In a year of figurative mindfucks from every angle, one small Greek drama presented a truly unique and intimate story that was no less surreal than the trippiest blockbuster production. Eschewing Escher-like special effects and hallucinations in favor of a personal family story that is certainly odd but not altogether unbelievable, Dogtooth is a film that defies easy classification. Centered around the story of a married couple who have decided to isolate their children from the outside world and society at large, it’d be easy to dismiss Dogtooth as gimmicky- except this is a film that refuses to let its gimmick seem anything less than natural.
No explanation is ever given for the actions of the parents; to the couple, what they’re doing is simply a matter of training and for the best. On some level, Dogtooth represents a rejection of the loss of private space in the digital age. The children are refused media and certainly don’t have internet access, which grants Dogtooth a relevance that outshines its polar opposite, The Social Network.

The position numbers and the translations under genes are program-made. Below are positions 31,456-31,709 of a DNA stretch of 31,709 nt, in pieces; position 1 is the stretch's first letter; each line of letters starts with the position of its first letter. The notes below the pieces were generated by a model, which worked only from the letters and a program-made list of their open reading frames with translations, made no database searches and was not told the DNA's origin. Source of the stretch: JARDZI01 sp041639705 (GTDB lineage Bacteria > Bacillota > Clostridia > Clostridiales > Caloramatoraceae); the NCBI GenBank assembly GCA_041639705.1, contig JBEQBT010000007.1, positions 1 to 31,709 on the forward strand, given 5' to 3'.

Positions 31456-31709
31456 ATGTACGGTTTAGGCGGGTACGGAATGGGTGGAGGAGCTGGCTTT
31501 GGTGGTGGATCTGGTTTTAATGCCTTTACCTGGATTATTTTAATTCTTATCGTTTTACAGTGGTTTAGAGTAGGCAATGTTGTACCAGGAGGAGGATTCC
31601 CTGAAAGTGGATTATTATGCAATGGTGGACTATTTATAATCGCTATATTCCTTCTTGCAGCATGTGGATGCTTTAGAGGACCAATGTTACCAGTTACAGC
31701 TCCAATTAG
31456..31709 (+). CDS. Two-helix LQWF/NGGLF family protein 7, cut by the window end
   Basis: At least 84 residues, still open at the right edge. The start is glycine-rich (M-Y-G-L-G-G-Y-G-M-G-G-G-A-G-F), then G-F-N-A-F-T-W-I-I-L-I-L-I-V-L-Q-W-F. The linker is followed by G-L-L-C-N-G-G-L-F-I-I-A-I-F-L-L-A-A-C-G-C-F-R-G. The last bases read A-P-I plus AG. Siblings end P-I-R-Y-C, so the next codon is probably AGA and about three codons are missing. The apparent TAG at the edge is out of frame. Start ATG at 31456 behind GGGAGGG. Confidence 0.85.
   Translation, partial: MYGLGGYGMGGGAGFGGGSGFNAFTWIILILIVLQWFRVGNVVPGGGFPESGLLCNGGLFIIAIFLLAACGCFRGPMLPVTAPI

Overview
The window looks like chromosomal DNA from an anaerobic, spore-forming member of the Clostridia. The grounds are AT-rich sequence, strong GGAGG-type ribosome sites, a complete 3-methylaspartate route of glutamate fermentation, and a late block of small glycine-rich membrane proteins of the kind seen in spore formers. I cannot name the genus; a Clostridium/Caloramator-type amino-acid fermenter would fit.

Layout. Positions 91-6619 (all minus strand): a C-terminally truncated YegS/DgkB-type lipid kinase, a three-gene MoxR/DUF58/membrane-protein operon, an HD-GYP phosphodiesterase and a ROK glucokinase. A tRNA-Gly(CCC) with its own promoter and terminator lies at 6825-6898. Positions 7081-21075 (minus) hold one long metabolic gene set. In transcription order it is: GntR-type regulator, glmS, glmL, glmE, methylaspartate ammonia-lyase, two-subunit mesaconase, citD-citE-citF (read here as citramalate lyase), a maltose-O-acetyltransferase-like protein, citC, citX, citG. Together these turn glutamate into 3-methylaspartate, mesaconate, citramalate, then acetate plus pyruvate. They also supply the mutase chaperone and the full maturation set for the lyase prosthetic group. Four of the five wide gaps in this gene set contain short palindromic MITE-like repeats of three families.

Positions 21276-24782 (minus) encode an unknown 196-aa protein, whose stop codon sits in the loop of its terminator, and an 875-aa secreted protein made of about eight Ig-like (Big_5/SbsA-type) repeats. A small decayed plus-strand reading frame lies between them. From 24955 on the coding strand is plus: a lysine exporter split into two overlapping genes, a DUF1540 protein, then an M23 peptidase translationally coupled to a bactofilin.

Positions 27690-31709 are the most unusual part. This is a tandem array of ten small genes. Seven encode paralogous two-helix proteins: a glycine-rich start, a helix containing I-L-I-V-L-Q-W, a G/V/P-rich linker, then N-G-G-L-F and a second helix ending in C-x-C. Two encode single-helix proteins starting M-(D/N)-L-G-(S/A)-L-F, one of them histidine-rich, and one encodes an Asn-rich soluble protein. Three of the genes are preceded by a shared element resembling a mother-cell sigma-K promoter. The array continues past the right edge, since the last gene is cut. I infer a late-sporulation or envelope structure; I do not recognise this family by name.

But Dogtooth is more than a clever argument against constant web presence, it’s a reminder of how much of our everyday lives and goals are built around things that don’t exist- be they social media, social constructs or society itself. The actions of the parents in Dogtooth are by no means proper but they’re understandable. After all, who’s to say that the society we know is truly any better than one an individual creates? - Nick Hanover
Enter the Void (dir: Gaspar Noe)
Enter the Void is one of the most striking films of the year. I haven’t seen a film as ambitious, expansive or unique as Gaspar Noé’s latest this year. Structured around the death of a teenage drug dealer in Tokyo and his soul’s journey in the aftermath, the film’s narrative exists mostly to frame the way that it’s told, first through his first-person perspective as a living being, and then as his soul floats over the city, passing through walls and viewing from overhead the comings and goings of the people he’s left behind.
The film begins as an assault, with a deafening, strobing credits sequence that beats you into submission in order to bring you into a different headspace: that of this kid, standing on his balcony in Tokyo, looking out over the neon nightscape. The kaleidoscopic drug trip at the beginning of the film, evoking the wormhole at the end of 2001 either tests your patience, or it lulls you in. Like the wormhole, it takes us from one world and brings us into another, which the film sustains for its duration through incredible art design, a constant strobing effect of varying intensity and subliminally destabilizing sound design.